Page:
Jane Davis Doggett
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Jupiter Island artist inducted into the Florida Hall of Fame

Special to Florida Weekly

Florida Secretary of State Ken Detzner and Jane Davis Doggett

Florida Secretary of State Ken Detzner presented the Florida Artists Hall of Fame award to Jane Davis Doggett at the Convening Culture Conference on February 3. COURTESY PHOTO You might not know her name, but if you've ever been to an airport, she has helped you find your way. And for her artistry, Jupiter Island resident Jane Davis Doggett was inducted into the Florida Artists Hall of Fame at the state's Convening Culture conference at the Broward Center for the Performing Arts in Fort Lauderdale on Feb. 3.

Ms. Doggett, who accepted the award from Florida Secretary of State Ken Detzner and Sandy Schaughnessy (Director of the Division of Cultural Affairs), also was honored by a group of more than 30 people from Jupiter Island and the Arts Council of Martin County.

"My innovations were expressing the special identity of the airport as a gateway to an area, culturally and geographically," Ms. Doggett told the audience. "I created a system of directionals with color- and letter-coding to index information, building signage into, as part of, the architecture and environment, and giving signs dimensional art form in complement to the architecture." Jane Davis Doggett's designs guide visitors at such airports as Tampa International. COURTESY PHOTO An internationally acclaimed graphic artist, she trained at the Yale School of Art and Architecture during its modernist heyday and was a student of colortheory icon Josef Albers in his "Interaction of Color" class. She has used many of his principles of color perception in her work. "When I graduated from Yale, as luck would have it, the passenger prop plane turned into a jet," Ms. Doggett said. "With it came the demand for the old, worn-out airports to catch up with the new jet technology — faster in speed, larger in passenger capacity, and sleek in modern and sophisticated design."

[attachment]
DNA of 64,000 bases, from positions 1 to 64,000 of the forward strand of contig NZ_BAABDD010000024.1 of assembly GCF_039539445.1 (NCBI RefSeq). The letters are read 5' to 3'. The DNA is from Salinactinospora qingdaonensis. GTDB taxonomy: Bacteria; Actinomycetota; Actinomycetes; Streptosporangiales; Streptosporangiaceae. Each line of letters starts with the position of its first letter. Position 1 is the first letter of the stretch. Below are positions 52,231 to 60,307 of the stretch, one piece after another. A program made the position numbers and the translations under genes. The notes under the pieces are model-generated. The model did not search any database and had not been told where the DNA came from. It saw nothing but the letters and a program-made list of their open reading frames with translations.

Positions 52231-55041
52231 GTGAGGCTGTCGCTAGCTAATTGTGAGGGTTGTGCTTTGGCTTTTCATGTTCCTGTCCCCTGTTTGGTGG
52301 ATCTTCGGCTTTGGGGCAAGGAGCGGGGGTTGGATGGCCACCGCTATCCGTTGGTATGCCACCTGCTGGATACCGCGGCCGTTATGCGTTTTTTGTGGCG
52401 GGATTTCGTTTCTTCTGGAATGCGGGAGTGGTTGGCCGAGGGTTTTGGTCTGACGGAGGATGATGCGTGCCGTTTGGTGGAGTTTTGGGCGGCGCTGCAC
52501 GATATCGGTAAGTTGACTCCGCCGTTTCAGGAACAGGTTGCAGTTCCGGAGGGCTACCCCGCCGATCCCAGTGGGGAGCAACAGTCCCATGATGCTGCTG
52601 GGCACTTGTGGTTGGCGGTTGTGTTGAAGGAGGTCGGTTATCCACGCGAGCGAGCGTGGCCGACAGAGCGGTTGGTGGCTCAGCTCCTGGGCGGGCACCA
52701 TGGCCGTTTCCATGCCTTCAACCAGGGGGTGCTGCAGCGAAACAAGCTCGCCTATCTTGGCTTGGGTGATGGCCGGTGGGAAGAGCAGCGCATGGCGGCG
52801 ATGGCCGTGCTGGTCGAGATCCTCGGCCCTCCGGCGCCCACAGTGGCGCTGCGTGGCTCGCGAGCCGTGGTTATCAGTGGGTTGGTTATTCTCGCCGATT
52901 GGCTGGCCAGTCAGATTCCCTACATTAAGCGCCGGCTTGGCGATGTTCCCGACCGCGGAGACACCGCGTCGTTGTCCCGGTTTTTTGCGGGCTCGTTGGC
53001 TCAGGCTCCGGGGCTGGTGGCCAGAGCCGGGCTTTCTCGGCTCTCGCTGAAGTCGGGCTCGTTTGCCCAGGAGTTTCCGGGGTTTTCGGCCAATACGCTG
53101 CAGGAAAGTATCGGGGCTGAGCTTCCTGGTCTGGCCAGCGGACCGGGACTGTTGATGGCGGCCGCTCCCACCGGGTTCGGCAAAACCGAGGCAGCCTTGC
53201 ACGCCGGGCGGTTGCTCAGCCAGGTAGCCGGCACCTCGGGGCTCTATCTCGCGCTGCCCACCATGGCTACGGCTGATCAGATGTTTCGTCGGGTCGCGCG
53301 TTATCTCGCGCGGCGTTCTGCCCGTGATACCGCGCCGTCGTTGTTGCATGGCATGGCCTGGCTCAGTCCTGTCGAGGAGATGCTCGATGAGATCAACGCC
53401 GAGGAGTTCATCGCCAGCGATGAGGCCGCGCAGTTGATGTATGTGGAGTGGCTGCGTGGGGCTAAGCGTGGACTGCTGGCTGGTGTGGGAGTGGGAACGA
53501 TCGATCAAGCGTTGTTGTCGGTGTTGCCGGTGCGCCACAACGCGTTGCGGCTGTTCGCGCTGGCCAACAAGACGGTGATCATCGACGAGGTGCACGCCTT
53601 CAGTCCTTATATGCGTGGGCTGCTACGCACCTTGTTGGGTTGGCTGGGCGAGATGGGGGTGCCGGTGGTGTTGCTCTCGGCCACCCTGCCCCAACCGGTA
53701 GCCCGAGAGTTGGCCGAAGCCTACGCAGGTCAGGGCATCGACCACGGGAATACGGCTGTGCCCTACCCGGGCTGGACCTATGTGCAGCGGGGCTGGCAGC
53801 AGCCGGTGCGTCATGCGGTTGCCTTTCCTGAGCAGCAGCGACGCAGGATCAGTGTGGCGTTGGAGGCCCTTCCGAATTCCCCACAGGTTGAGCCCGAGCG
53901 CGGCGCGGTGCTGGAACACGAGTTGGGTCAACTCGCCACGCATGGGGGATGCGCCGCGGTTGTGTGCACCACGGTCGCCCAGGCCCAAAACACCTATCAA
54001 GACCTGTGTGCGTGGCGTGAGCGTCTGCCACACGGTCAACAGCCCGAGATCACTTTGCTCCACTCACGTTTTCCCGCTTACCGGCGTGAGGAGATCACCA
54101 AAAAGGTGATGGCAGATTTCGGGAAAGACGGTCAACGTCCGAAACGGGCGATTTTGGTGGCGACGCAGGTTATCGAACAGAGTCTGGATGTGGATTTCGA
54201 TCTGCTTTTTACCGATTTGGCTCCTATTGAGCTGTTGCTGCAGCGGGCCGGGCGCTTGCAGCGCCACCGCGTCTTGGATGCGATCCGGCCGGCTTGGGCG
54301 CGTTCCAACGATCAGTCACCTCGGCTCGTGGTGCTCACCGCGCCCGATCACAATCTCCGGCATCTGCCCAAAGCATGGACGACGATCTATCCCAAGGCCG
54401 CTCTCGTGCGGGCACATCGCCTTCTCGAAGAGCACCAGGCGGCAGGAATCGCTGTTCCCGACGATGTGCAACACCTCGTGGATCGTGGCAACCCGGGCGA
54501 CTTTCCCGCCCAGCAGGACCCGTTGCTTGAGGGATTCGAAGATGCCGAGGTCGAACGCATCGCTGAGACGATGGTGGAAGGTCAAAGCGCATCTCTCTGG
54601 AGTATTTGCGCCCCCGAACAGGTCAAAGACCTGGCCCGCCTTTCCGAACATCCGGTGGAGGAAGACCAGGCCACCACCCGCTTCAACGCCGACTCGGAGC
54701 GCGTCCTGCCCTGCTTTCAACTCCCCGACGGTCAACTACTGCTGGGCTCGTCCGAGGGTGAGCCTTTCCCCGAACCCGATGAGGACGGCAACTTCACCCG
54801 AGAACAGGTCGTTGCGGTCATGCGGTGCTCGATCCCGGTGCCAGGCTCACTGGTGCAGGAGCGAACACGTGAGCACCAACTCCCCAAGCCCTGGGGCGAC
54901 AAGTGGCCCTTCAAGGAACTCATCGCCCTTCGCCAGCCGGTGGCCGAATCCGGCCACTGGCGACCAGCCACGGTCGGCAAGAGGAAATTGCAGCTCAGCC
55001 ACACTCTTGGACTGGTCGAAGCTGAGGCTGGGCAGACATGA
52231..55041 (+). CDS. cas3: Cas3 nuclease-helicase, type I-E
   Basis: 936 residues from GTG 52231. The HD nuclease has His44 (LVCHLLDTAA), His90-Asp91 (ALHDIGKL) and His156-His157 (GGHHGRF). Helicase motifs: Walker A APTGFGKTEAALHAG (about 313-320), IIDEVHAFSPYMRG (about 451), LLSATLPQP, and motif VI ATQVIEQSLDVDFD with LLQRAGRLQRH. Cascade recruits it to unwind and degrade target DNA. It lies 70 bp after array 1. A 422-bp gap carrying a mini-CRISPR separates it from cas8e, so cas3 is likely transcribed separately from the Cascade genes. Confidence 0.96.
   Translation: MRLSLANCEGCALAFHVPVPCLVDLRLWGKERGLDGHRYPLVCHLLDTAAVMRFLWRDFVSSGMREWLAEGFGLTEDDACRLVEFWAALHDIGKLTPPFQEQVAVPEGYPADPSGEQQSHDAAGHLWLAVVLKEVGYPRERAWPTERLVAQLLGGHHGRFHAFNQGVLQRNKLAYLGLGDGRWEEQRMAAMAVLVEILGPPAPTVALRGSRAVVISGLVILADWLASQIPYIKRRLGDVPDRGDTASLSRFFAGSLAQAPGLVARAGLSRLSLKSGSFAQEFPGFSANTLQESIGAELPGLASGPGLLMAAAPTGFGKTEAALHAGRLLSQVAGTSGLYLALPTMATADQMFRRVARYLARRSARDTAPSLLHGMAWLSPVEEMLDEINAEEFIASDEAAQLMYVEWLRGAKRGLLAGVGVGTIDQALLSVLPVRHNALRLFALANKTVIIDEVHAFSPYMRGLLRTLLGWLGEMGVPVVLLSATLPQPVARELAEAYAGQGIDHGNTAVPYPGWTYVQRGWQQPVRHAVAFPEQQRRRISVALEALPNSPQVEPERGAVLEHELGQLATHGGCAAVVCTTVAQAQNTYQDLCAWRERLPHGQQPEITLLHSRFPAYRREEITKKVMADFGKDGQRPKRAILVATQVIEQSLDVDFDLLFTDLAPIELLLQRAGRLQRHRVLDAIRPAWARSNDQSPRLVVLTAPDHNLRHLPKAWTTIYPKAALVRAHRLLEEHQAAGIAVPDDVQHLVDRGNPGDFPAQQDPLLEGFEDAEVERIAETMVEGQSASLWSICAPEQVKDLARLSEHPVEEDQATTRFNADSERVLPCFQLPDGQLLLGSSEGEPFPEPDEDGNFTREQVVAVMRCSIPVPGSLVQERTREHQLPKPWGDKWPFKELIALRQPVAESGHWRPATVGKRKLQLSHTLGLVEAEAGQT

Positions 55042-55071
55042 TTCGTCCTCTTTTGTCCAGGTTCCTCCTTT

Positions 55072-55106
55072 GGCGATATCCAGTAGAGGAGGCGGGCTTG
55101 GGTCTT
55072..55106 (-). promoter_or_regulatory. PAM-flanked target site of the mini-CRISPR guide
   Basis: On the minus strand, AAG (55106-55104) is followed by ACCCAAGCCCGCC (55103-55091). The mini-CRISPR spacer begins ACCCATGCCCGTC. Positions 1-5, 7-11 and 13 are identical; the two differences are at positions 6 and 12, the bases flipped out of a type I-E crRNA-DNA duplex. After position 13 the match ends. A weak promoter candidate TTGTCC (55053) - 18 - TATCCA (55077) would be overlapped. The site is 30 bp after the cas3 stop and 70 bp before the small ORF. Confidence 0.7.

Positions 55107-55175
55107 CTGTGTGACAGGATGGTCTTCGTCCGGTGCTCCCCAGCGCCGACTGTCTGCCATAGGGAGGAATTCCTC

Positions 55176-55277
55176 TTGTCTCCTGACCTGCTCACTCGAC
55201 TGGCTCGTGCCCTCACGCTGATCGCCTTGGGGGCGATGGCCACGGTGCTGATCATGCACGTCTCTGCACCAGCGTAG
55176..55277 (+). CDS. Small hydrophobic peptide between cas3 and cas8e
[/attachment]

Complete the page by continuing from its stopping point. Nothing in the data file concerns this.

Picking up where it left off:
Ms. Schaughnessy said that Ms. Doggett "was a pioneer in the field of environmental graphic design."

When she moved to Florida in the 1970s, Ms. Doggett was commissioned to design graphics and way finding systems for major airports including Miami, Fort Lauderdale, Tampa and Jacksonville. Her designs for the Tampa Airport were recognized in awards from the U.S. Department of Transportation and the National Endowment for the Arts.

"Her pioneering vision in graphic design and signage created clear, efficient and safe direction routings in major U.S. facilities, such as Madison Square Garden, Pennsylvania Station, Los Angeles Metro and the National Zoo in Washington, plus, 40 airport projects, more than any other designer in the world. Twenty million airport passengers a year are guided by her graphics and way finding," Ms. Schaughnessy said.

Doggett's color-coded system at
Tampa International Airport